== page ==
“Fables of Marie de France”, 500 years before La Fontaine – Liberation

“Fables of Marie de France”, 500 years before La Fontaine – Liberation


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Every week “Liberation” presents an overview of news about children’s books. Today, a collection of fables that rehabilitates the pioneer of the genre in France, forgotten for more than eight hundred years.

The book begins with a quote of dizzying lucidity: “Marie has a name and I’m from France. A clerk or two may sign my work with their name…” Who remembers Marie de France today? Who, except experts, knows that she was the first French fable writer, in 1180, half a millennium before a certain Jean de la Fontaine, whose existence no brat in this country knows? However, she was the first to take on Aesop-inspired fables in French rather than Latin. We know very little about her, except that she enjoyed a certain fame during her lifetime, before she sank into oblivion, as she predicted in the epilogue of her fables, which are from the above two sentences. Twenty-four of these texts have now been published and illustrated by Editions Talents Hauts, which has been working for eighteen years to make women authors and heroines visible.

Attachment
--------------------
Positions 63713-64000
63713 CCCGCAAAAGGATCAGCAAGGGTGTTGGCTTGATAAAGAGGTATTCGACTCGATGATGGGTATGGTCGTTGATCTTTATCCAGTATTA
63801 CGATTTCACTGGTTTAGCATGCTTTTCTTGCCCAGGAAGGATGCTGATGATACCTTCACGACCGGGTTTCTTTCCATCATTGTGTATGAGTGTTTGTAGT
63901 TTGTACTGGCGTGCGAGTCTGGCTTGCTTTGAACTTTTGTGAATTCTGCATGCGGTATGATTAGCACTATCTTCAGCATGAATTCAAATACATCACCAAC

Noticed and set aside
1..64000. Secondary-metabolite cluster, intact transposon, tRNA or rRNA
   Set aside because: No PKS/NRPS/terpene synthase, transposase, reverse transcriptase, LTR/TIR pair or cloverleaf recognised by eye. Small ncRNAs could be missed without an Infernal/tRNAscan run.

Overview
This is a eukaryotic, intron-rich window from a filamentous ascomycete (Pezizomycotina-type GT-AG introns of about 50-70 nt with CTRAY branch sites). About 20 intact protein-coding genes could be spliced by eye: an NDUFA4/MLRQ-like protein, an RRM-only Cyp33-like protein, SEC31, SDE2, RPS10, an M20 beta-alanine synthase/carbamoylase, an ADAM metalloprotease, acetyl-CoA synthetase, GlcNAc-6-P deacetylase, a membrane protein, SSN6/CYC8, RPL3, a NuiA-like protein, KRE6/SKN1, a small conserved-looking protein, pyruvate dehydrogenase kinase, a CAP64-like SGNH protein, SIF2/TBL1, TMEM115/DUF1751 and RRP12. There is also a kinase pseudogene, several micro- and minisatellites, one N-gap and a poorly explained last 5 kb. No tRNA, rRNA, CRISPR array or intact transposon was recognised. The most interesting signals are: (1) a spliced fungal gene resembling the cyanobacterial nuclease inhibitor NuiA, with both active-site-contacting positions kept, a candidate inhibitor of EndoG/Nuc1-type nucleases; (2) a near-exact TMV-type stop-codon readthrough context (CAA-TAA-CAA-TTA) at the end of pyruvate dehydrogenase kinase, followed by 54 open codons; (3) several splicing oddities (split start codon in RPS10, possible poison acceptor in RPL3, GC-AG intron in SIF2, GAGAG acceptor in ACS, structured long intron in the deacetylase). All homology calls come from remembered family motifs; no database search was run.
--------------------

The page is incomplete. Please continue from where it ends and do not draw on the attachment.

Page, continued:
“Her work was made invisible by literary history, by the entire institution that preserves the values ​​of literature, as well as the work of many other women. It’s been forgotten and mistreated when it’s really worth republishing.” boasts Laurence Faron, director of the Talents Hauts edition, proud that he can “to show that a woman in the twelfth century wrote so well things generally attributed to a man”. There is no question here of minimizing the work of Jean de la Fontaine, even less

#Fables #Marie #France #years #Fontaine #Liberation

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